From talking to a number of other GMs, I'm often struck by just how kinetic a pace they run their campaigns at. PCs usually level from 1 to whatever inside less than a game year. Downtime is really sparse. When I ask them why, and dismiss ADHD as a root cause, this is what I get:
If I allow them much downtime, they'll break my game with their crafting feats/spell abuses/economic schemes/etc. Wealth by level will be thrown all out of balance and I'll have to metagame their future treasure in a way that I feel uncomfortable with (even though the gms in question are less simulationist in bent than I am, albeit still more than the average gm today).
Now when I look at a problem, I ask myself two questions, brought to us by Morden and Comrade Lenin
What do you want? and
Which is to say, what is my objective and who is to be advantaged and disadvantaged relatively speaking over the status quo.
First, what are the objectives.
The first objective is to ensure that adventuring is the highest reward option available to PCs and NPCs of PC caliber. This is necessary to compensate for the very considerable risks involved.
The second objective is to maintain world consistency. The economic model has to be something that the PCs can interact with and employ to some degree. There needs to be an explanation, for instance, for why mid level NPC casters have so much less Wealth by level than PCs in the face of potentially very high spellcasting fees.
The third objective is to ensure that PCs have reasonable downtime options available to them that are unlikely to break the game even in cases like Pendragon where you have maybe one big adventure a year (like an old-school 32 page module), a few minor encounters outside that, and downtime most of the rest of the time, especially in the winter.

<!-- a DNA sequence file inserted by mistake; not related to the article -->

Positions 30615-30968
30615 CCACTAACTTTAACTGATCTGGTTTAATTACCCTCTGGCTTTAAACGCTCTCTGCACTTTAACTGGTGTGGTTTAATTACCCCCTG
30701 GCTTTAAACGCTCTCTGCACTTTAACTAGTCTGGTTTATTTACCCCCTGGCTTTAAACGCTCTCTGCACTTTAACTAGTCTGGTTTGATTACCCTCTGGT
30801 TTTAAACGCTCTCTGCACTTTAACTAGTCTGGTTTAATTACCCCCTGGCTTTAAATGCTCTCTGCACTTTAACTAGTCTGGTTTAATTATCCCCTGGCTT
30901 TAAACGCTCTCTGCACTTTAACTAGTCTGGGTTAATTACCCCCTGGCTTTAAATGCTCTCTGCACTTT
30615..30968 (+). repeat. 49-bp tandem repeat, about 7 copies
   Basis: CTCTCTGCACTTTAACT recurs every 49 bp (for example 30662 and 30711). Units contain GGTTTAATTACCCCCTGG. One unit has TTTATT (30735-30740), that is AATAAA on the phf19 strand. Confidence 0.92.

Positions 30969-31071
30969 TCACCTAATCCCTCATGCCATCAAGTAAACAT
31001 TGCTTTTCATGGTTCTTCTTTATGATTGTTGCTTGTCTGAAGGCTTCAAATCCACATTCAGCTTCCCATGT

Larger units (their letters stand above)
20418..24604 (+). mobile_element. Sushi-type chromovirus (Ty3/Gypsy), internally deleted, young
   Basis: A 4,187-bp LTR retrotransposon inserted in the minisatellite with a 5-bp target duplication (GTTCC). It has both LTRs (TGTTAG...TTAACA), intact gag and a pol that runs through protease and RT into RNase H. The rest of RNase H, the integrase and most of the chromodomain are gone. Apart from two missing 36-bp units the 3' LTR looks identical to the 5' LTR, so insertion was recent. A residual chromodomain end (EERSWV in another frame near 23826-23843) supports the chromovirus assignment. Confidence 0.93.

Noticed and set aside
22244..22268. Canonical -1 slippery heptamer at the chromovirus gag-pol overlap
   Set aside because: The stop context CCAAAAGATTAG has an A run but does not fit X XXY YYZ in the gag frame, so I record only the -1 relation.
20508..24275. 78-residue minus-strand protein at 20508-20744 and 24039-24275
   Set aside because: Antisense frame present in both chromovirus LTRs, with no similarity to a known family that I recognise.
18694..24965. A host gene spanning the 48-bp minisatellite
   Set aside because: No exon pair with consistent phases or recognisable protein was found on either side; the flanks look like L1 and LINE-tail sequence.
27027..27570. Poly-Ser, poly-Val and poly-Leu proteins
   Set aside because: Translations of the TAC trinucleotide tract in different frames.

On the Who..Whom? question, I want to advantage martials relative to the existing system and somewhat reduce the downtime power of casters.
So this is what I did. It seems to work pretty well in a Core-only environment.
First, I assume that EVERY member of a PC class has an implicit professional/crafting type skill. The number of ranks is Level +3. The controlling attribute is your highest attribute, whatever that might be. That skill might be 'mighty warrior' or 'warrior poet' or 'fire wizard' or whatever. Should you be in downtime, your character can produce an amount of 'value added' equal to
(10+SKILL) * LEVEL /2 per week.
The difference between this and the existing system is the multiplication by level. This system can also be used to replace crafting rules (you finish an item when your value added total plus the materials cost equals the base item value)---at least when the item's DC is something you can take 10 on.
This also replaces magic item crafting rules. Discard all of the item creation feats (lets face it, if your game is using retrain rules, especially ones as liberal as the ultimate campaign ones, PCs can and will retrain rapidly from downtime configuration to fighting trim anyway, so feat investment is no longer a decent argument for effective WBL increase if it ever was in the first place). The leader of the item creation effort makes the roll for success, everyone else participating must have a skill of +10 or better (this is basic masterwork) to contribute value added. For instance: